More structured sessions could be carried out on a group basis. A treasure hunt with small groups of children can be planned with varying degrees of diffiuclty. Objects could be placed around the room which need to be found. The skills involved in this task are varied and wide-ranging and again will help children to build confidence and have a sense of achievement when completed. We can encourage teamwork by using the area for group play with more able children, ‘make a bridge to go over the crocodile pit’, for example.

Children could make parachute ‘tents’ and ‘go camping’ lying under the parachute so developing teamwork and turn-taking skills.

Drama and are could be integrated into the softplay room. The theme chosen may be curricular activity or one which is particular to that school term. The planning of the room may be the first activity. Children should be encouraged to use their skills to create and extend the theme. For an underwater theme, children oculd make the props painting sheets, making mobiles or directing an enabler to do so. When the theme is completed, the children can be encouraged to pretend play in the theme in the softplay room. Again, this can be confidence building and we could give the children total control over what happens within the theme, valuing and respecting their opinions and judgments. This would also give the opportunty for the children to develop the skills of compromise and negotiation.

So there are many activities which can be structured in the softplay room that we could not possibly hope to discuss them all! We wish to merely whet your appetite, to get you thinking and to begin an adventure in your softplay room which is fun, stimulating, meeting learning needs and exciting!

When designing the room, you must consider your aims and objectives. The design may 8include raised areas, slides, hanging bags and floor effects such as soft vertical posts. You will also need to consider the movable furniture, such as wedges, rolls and seats, which will depend on the needs of the children. Thought should be given to the colour of the room. Although the room will inevitably be colourful you may need to consider the positions of the colours. Contrasting floor and wall padding colours will help children with visual impairments realise how large or small the room is and help with special awareness. Contrasting colours on the floor may indicate changes in surface or height. The room may need to have good access for wheelchairs, so whole floor padding may not be an option. There should be no gaps in the floor padding where small feet could be trapped. Electrical sockets need to be tamper-proof yet accessible. Special fittings on doors to prevent trapped fingers are available and should be used.

However, soft play is about having fun and your room should reflect this. It should be bright and colourful. There should be the potential for many varied activities—think of your room as a canvas on which to create something different each day. But above all your room should be safe.

Safety in the softplay room is of utmost importance and this is where the subject is a little grey in the UK. In the absence of a specific standard for softplay products, BS5852 with ignition sources 0 and 5 is an acknowledged standard. Although this is a furniture standard, BS5852, with ignition sources 0 and 5, should as a minimum standard apply to the separate components, eg the foam and PVC covering. The highest standard is the ‘combined’ test PVC and foam together. However, in the past, the only foam capable of consistently meeting BS5852 parts 0 and 5 in the ‘combined’ test was graphite-impregnated foam. But there are other foam types now on the market which would appear to reach the required combined foam and PVC standard. When asking your supplier about the safety of the product they sell, it is not unreasonable to request a certificate of validation to the above standards. If the company’s softplay does not meet the standard, then you should question them to find out why and to see if there is a viable answer. In truth, the safety of softplay is a subject of discussion between the Royal Society for the Prevention of Accidents (RoSpa), the Association of Play Industries (API) and the Institute of Leisure and Amenity Management (ILAM). Unfortunately they do not expect to see a softplay BS number for quite some time, as there are other organisations in the UK involved in the debate, each with their own view on safety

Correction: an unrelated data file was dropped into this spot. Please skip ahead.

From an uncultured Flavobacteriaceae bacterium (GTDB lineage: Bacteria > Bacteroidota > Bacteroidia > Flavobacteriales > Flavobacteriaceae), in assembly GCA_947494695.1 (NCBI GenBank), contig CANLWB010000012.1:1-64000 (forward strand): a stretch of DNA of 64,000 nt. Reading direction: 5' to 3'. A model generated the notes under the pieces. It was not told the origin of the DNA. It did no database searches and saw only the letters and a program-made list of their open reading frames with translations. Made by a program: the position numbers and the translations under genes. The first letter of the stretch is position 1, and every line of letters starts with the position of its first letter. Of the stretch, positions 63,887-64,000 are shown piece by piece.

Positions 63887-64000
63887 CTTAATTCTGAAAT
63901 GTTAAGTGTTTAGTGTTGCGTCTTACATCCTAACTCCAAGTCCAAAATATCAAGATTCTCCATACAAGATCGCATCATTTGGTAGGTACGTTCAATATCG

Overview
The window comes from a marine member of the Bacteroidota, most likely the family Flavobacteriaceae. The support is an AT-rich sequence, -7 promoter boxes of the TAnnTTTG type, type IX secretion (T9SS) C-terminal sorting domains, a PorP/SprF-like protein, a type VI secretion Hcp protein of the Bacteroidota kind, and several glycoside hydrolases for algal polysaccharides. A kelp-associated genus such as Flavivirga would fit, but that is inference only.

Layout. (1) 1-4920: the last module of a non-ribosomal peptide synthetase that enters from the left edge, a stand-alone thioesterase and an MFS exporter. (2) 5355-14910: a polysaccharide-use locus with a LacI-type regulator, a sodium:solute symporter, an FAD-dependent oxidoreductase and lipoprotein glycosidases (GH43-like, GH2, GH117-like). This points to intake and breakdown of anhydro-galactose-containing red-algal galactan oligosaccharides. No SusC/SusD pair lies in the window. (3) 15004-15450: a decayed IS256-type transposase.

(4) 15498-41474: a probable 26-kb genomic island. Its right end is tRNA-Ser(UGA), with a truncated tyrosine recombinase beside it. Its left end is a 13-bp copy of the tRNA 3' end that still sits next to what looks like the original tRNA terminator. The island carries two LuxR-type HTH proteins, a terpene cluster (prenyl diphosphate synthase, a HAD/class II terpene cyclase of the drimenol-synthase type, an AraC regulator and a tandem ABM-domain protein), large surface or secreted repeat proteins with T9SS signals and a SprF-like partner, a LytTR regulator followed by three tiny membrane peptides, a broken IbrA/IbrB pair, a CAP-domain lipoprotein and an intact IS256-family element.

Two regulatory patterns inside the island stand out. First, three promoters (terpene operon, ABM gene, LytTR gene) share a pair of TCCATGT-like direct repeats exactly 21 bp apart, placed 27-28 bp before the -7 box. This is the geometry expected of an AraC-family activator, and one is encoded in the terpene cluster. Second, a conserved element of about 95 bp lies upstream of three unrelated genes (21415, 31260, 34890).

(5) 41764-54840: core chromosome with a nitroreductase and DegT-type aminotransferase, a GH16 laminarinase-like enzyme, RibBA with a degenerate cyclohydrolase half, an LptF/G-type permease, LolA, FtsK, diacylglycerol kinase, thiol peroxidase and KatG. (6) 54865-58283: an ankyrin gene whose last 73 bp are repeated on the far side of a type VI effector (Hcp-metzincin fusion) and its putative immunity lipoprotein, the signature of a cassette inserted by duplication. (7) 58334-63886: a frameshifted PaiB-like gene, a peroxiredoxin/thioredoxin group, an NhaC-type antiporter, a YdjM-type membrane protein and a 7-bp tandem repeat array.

So, when the representative arrives at your door, investigate the quality of the softplay products. Loose covers will cause wear and the life of the softplay will be severely affected. One supplier commented that the term ‘softplay’ is rather misleading as a good floor mat will actually be tight and moderately hard if it is constructed well. There should be no hard corners as they will wear rapidly and the zips used should be of high quality. These are things which we may consider obvious. However, if the quality is not inherent in the products, then the installation is likely to be of concern too.

When working on a large budget you may wish to ease your mind by involving any inspection from RoSpa. It may be sensible to arrange a pre-site inspection and a completion inspection by RoSpa, which is usually paid for by your supplier. But this should be carried out with the agreement of the supplier before you place an order.

There are many considerations when setting u pand using a softplay room and the booklet Safety in Indoor Adventure Play Areas will go some way in advising you best. The book will give you some very sinsible guidelines about a vast rage of safety issues in softplay rooms and is available from the ILAM. I am also informed by the APUI that the new version will be available around autumn 1998.

So when buying your next softplay room or equipment, don’t always buy the cheapest price you are quoted as this industry is, like all,  ‘you get what you pay for’! Bear in mind also that although you may have a fantastic new room without real aims and objectives it is a fraction of its amazing potential. Happy playing.

Richard Hirstwood has ten years’ experience in the field of MSR and has been the country’s only fulltime MSR tutor for the last three years. He is the co-author of the Practical Guide to Multisensory Rooms and has contributed to two books published by David Fulton Publishers.